Connecting the Bloody Dots in Public Health and Technology
I was delighted to read the medium post by Lifebank’s founder celebrating their one year anniversary. Lifebank provides a life-saving service, collecting and delivering blood to where it’s needed. I’ve seen firsthand the need for blood and the service Lifebank delivers. Nigerians have dismal access to blood products, an issue that is personally disturbing as I have been in situations where friends and family have required blood during childbirth. This led me to write about it in 2012. In that post, I lamented and called for a blood banking system to be built. I’m glad that Temie went ahead and created one. Even more disturbing are my experiences as a health professional. I’d like to share one of such experiences from a little while ago when I did a medical elective in a Nigerian public hospital.
It was a summer in the noughties. I’d returned to Nigeria to pick up some tropical medicine as a medical student in Europe. On one of the days, I came across a young man in his early twenties. He was of a similar age to me at the time. He had come into the hospital vomiting blood. He’d vomited so much blood that he needed to be transfused. Due to a dry blood bank, his family had to scamper to find blood. After much effort and despair, they somehow found enough blood and he was stabilised. He was eventually found to have advanced liver disease due to hepatitis B.
I recall thinking that this young man with liver disease from hepatitis B, puking his blood away, could so easily have been me. I became acutely aware of the limitations of Nigeria’s health system. Aware of how people die daily due to the inefficiencies in the system. Inefficiencies that conspire in emergency settings to ensure that few escape alive. After my stint at that public hospital, I knew that my lot lay in improving Nigeria’s health system, via a system-wide approach. Not just in giving care to one individual at a time. My conviction became a desire to prevent the need for emergency care. While indispensable, emergency care costs a lot and is often of poor quality. A great need exists to prevent or reduce the need for it.
A few months ago, My work with Wella Health led me to visit with a client. He works as a retail pharmacist selling medications to people. He like me has a great passion for preventive care. He would always inquire and vaccinate his patients when needed. When I visited, he related to me his appreciation for our engage platform. ‘Your platform made mine and my patient’s day today’ he told me. ‘How?’ I asked.
As was his usual practice, he’d encouraged a patient who was at risk of hepatitis B to get vaccinated. The hepatitis B vaccine requires 3 doses to be effective. He gave the patient the first one and inputted the details on our platform. The next dose would be due 1 month later. As humans are wont to do, the pharmacist forgot about it. So did the patient. This is not uncommon. As little as 25% of patients complete their vaccine doses in some instances.
When 1 month elapsed, in came the patient asking for her next vaccine dose. Said the patient to the pharmacist: ‘Thank you for the SMS reminder, I totally forgot about the vaccine’. A surprised pharmacist, whom had forgotten himself. Caught himself as he was about to ask, ‘what SMS?’. See, when he inputted the details on our engage platform, we automatically scheduled a reminder SMS to be sent to the patient. This reminder came at the correct time, seemingly originating from the pharmacy. The patient got the SMS reminder and attended for her vaccine. She is now unlikely to get hepatitis B. She will not go on to need blood from complications of liver disease, unlike the young man I met.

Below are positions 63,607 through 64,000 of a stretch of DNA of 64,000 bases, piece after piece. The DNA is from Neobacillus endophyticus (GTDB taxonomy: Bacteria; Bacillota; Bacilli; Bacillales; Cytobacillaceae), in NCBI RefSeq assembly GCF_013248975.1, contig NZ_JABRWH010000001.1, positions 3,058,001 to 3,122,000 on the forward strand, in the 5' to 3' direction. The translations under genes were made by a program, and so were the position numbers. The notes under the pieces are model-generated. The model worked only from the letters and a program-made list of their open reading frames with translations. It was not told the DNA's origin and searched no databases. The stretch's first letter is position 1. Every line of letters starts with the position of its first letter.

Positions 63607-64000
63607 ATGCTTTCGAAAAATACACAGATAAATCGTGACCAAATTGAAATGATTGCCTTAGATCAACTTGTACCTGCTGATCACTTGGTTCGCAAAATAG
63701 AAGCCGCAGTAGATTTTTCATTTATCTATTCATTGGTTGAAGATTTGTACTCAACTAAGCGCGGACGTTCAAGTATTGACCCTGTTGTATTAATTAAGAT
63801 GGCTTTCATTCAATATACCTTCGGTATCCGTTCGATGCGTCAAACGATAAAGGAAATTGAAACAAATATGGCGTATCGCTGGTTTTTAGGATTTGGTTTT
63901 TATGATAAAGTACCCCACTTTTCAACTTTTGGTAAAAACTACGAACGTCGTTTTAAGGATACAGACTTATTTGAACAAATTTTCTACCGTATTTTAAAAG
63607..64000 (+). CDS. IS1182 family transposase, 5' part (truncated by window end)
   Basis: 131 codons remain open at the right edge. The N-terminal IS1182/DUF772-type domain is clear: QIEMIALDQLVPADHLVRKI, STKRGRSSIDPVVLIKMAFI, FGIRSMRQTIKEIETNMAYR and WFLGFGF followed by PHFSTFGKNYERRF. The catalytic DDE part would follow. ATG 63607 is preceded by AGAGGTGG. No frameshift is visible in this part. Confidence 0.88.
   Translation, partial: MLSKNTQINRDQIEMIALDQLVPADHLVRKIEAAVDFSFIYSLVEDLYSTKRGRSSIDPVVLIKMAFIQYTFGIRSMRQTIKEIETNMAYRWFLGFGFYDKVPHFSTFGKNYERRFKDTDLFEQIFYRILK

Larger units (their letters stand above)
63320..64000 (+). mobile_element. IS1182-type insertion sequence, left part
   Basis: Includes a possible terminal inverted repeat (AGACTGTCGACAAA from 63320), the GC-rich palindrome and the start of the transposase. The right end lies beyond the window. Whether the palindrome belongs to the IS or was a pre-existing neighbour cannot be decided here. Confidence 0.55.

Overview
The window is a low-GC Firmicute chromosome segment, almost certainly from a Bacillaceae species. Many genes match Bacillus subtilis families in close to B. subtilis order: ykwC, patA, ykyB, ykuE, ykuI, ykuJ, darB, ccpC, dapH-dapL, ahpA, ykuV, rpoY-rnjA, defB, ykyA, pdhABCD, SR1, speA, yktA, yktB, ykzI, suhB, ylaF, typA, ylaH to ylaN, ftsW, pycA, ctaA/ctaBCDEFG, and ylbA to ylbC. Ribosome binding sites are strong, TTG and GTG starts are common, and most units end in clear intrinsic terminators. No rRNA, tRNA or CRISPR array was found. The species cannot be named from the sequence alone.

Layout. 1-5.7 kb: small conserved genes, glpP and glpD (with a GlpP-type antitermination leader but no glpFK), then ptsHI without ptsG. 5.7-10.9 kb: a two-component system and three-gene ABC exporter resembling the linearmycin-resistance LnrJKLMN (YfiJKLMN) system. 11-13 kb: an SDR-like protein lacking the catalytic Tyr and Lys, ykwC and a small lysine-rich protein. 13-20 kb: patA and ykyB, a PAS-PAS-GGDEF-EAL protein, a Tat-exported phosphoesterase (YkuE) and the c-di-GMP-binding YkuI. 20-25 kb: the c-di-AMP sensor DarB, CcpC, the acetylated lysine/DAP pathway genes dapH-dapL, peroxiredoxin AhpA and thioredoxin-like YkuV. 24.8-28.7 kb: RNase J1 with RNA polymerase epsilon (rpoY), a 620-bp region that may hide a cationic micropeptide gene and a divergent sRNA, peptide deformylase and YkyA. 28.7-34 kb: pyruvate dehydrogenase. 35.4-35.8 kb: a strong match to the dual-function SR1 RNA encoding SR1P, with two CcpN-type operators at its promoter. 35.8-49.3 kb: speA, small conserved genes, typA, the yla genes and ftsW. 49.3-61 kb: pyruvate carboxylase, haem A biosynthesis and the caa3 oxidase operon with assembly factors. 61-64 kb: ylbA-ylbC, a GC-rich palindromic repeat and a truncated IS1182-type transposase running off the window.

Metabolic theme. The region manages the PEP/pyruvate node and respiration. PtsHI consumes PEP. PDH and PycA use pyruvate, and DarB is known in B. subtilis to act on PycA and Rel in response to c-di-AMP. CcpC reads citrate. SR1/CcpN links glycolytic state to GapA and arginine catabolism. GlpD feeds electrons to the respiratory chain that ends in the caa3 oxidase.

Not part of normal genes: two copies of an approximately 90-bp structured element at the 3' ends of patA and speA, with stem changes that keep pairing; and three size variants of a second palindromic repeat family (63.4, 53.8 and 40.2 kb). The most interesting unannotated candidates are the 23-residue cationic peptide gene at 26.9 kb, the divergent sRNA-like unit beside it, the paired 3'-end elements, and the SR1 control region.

Vaccination reminders is a tiny proportion of the reminders we send. We send thousands of important reminders to patients on antihypertensive medications. A catastrophic consequence of not taking these medications correctly is a bleed in the brain. Called a hemorrhagic stroke. People with this type of stroke need quite advanced care. Care that’s often not available in their locality. Flying doctors, an air ambulance company ferries many of these. Its founder sees an over-representation as a result.
This 2015 Nigerian paper suggests hemorrhagic stroke rates in Nigeria are similar to high-income countries.
When people on antihypertensives take their medications, fewer people get strokes. Less emergency care is needed. Unfortunately, a recent review suggested that up to 63% of people on these drugs don’t take them correctly. This exposes them to huge risks of stroke, kidney and heart disease. Simple SMS reminders double their odds of taking their medications.
A few months ago, a respected tech guy asked why I persist with Wella Health. ‘You’re losing money, not gaining traction fast enough. Yet you persist in this small SMS thing’. He suggested we pivot, focus on more important things that would bring in money faster. My feelings: For as long as I can prevent an air ambulance from needing to transport someone with a bleed in the brain. Stop a young man from needing blood transfusions as he pukes his guts out. Via a simple SMS that costs 2 Naira (0.0063 US cents). I will continue to try.
We need an air ambulance service. We need a blood delivery service. We need excellent emergency care. We also need to not need them, except when we truly need them. I will continue to find ways to make our preventative 2 Naira SMS at Wella Health reach millions more people and be financially sustainable.
Thanks to Ayobami for reading the first draft of this and helping with some editing.